chapter  13
12 Pages

VARIATION OF TRUSTS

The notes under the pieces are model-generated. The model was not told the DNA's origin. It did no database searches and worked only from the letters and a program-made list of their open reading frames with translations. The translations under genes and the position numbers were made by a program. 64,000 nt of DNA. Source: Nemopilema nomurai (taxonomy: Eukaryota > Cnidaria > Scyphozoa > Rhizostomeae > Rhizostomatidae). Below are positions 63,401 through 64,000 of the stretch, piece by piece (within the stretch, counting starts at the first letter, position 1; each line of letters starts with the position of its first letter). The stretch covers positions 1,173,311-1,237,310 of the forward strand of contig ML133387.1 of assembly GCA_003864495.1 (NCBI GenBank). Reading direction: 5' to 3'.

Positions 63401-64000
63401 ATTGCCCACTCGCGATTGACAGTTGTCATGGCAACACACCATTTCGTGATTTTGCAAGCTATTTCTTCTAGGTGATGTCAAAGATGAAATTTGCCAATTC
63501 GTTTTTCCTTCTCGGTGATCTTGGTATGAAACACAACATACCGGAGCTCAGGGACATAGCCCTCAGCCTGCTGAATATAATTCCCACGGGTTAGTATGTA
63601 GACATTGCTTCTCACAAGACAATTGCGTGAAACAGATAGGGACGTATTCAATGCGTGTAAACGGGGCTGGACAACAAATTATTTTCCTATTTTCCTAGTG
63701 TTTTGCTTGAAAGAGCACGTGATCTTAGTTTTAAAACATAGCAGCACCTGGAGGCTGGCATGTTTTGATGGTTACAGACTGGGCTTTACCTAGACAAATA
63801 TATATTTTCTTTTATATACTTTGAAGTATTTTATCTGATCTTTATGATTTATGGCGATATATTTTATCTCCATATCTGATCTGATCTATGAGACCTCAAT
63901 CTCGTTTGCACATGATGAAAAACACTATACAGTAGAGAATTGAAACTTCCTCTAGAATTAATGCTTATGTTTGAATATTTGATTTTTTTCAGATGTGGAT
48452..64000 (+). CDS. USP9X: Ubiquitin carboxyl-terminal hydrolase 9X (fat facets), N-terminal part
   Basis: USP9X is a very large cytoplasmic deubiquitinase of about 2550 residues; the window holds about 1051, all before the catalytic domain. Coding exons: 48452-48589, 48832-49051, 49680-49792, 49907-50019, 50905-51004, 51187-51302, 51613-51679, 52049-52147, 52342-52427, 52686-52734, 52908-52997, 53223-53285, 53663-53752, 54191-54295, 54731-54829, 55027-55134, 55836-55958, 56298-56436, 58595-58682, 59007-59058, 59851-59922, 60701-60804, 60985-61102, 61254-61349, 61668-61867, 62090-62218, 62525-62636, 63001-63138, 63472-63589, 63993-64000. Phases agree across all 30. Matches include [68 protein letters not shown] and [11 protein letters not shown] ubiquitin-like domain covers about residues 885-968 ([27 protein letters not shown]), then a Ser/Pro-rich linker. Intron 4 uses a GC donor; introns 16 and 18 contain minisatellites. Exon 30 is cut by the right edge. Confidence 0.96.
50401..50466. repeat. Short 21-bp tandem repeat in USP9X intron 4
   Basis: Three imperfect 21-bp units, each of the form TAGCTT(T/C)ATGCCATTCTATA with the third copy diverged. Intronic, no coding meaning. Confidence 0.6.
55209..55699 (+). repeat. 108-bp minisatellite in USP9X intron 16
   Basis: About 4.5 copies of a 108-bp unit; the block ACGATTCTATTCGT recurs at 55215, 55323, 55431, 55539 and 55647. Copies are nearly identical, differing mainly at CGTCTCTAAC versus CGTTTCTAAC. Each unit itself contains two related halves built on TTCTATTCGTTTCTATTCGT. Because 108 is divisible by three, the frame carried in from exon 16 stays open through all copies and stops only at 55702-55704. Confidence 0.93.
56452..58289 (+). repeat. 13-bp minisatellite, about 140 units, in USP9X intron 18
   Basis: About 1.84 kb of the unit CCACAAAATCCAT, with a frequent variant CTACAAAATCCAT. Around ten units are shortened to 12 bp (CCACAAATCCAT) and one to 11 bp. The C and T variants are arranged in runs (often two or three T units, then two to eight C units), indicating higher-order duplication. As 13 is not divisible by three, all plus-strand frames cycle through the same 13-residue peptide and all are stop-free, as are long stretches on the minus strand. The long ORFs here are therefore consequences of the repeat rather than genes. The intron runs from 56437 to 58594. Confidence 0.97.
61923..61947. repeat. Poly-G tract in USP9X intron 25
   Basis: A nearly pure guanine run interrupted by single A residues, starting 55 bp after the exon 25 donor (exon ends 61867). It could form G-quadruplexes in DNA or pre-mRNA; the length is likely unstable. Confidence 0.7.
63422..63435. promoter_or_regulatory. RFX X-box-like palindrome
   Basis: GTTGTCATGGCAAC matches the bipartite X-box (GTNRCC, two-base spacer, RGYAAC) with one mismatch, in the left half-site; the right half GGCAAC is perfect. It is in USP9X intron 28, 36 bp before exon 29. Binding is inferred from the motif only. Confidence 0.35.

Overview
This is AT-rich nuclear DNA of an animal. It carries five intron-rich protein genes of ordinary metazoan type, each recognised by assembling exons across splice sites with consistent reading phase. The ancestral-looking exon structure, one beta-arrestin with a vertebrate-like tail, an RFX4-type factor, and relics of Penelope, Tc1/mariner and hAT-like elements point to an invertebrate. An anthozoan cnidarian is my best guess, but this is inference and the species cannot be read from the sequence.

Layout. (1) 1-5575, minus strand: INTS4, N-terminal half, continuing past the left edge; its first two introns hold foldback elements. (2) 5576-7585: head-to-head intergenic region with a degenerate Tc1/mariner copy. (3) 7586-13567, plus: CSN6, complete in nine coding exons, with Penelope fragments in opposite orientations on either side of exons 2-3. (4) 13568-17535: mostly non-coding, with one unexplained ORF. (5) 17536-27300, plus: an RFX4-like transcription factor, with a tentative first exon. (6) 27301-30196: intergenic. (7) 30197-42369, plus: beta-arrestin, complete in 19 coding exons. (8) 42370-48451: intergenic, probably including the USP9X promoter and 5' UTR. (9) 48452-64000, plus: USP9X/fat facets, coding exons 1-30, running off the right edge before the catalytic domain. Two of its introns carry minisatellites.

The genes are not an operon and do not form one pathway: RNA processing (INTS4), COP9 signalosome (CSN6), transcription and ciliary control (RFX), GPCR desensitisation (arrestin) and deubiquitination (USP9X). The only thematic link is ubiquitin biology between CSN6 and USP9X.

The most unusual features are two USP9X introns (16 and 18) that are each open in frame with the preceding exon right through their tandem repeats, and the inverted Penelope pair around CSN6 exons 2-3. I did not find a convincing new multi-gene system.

It is a basic principle that trustees must adhere strictly to the terms of the trust, and any deviation will constitute a breach of trust for which they will be liable. However, if all the beneficiaries are sui juris and consent to a deviation, the trustees will be protected. Furthermore, under the rule in Saunders v Vautier1 beneficiaries who are sui juris and between them absolutely entitled2 may put an end to the trust, and the trustees must hand over the corpus of the trust property as the beneficiaries direct. For instance, property is held upon trust for X for life, with remainder to Y and z. X/ Y and Z may, if sui juris, agree to partition the fund and direct the trustees to hand the capital over to them immediately in such shares as they decide. Such a course may be beneficial in order to avoid liability for estate duty on the death of the life tenant. On the other hand, where any of the beneficiaries is a minor or subject to a disability, such beneficiary is incapable of consenting to a deviation from the terms of the trust. The question may then arise as to whether the court can sanction such deviation for the benefit of any such beneficiary.